GROTON, Conn. (WTNH) — Fourth graders at Charles Barnum Elementary School are learning a lot about locally grown food.
“We’re writing down each life cycle of all the plants,” said fourth grader Caleb.
An effort recognized nationally.
The Farm to School grant funds full-time program coordinator, Emma Rottier, who is expanding hands on lessons and fresh food choices.
“Having fresh food will give you like a healthy diet,” said Caleb. “You won’t get as sick.”
“You can taste the difference and it also kind of tastes better. I’ll be honest,” said fourth grader Lillian.
“Once they start to eat fresher and better and more healthy, maybe they’ll want to come back,” said farmer Phil Whittle of Mystic.
Whittles Farm started out supplying apples to Groton schools and now it’s grown into much more.
“Being locally sourced I know the farms I know the farmers and it’s the least we can do for our families,” said Groton Public Schools Food Service Director Ernie Koschmieder.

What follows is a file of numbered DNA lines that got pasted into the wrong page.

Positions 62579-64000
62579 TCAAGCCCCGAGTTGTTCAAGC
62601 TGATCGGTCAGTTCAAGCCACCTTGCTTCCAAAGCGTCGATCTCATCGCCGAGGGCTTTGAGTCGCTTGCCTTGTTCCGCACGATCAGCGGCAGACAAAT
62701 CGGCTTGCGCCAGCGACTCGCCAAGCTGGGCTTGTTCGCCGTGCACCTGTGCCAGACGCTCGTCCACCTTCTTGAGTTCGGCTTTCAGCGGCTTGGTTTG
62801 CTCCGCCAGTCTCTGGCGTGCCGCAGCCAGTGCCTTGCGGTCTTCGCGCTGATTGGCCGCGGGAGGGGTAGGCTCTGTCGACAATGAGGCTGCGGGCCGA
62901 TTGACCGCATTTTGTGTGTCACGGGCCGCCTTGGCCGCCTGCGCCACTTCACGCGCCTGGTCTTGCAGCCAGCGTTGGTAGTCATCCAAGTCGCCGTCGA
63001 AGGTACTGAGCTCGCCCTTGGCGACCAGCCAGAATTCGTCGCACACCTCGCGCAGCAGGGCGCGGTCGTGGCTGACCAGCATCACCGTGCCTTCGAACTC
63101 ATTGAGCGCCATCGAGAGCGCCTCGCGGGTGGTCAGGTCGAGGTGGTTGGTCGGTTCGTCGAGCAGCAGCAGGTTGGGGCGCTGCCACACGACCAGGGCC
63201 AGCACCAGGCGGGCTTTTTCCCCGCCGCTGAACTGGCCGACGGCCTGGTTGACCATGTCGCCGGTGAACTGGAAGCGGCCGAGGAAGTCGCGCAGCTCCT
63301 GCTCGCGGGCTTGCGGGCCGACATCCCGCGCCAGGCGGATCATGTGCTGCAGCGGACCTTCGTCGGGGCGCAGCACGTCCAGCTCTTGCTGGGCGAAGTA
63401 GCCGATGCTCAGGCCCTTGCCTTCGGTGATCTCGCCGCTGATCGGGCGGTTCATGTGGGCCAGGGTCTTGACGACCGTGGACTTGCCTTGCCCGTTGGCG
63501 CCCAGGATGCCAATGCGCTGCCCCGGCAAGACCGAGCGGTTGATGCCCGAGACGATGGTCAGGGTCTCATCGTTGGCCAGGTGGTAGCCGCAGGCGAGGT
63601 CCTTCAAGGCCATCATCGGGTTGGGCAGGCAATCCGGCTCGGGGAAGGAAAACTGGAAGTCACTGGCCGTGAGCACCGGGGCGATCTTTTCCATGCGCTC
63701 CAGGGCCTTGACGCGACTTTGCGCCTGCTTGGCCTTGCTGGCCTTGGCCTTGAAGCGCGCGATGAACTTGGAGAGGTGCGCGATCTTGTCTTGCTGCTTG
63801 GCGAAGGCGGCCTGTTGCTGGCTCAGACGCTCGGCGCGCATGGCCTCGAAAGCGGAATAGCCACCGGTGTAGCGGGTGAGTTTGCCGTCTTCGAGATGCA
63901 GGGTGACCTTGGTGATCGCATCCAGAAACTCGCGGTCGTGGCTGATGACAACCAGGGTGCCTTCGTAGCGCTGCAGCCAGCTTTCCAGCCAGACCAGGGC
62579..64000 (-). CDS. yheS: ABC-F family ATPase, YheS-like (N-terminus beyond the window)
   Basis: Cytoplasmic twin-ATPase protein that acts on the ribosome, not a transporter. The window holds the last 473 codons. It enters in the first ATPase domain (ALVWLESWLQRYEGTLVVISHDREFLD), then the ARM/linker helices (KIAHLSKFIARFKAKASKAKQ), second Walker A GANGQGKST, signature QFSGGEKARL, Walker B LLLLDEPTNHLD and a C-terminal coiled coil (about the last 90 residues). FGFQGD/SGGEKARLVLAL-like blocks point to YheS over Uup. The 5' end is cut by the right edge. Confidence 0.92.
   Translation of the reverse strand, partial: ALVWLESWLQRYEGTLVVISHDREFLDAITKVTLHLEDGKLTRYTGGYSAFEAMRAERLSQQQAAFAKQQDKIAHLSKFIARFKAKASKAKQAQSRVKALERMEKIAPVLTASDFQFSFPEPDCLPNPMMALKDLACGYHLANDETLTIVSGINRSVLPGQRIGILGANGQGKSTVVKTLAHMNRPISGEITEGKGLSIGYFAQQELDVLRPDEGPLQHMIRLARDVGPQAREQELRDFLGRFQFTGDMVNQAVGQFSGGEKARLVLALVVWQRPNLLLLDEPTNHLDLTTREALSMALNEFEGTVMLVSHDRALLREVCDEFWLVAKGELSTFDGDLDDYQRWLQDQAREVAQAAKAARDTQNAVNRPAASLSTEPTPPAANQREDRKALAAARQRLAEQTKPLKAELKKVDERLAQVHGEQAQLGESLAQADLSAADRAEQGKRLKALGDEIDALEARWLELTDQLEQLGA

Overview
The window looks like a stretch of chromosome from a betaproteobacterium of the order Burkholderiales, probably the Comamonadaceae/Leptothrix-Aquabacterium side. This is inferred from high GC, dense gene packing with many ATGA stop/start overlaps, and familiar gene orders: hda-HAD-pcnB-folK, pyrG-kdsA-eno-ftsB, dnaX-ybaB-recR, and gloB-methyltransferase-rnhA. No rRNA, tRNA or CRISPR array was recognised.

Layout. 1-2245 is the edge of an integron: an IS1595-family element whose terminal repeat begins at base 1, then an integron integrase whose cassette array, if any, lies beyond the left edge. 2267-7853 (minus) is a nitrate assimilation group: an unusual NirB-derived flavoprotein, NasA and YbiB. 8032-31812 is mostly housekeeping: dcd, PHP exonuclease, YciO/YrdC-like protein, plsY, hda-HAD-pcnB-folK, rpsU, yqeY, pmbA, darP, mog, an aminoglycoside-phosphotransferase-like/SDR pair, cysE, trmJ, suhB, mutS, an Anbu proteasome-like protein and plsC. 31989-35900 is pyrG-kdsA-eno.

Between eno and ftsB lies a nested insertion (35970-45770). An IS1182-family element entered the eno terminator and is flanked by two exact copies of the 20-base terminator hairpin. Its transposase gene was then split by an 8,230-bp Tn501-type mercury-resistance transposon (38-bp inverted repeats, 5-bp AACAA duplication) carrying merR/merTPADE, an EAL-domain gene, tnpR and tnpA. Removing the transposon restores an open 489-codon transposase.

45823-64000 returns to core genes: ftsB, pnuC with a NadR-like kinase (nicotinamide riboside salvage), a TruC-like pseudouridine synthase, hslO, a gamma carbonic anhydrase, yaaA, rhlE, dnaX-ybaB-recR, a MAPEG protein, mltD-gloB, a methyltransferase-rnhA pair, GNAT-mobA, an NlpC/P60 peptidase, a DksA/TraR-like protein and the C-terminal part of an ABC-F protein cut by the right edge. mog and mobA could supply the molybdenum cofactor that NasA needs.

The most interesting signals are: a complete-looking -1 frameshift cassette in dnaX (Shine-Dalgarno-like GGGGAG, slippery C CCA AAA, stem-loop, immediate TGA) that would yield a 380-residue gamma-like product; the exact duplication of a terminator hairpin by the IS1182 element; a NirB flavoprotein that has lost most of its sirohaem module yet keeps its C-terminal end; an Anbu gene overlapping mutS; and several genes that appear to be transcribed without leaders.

Because of this program they’re able to bring in more locally grown vegetables and they say because of that variety there’s more of a chance the students will find something they like.
Tuesday the students at Catherine Kolnaski STEAM Magnet School were taste testing corn salad.
“It was really good,” said third grader Axel.
“It was good and I liked the flavor,” said third grader Demsha.
Developing a taste for fresh foods is expected to keep kids healthier and local farms busier.
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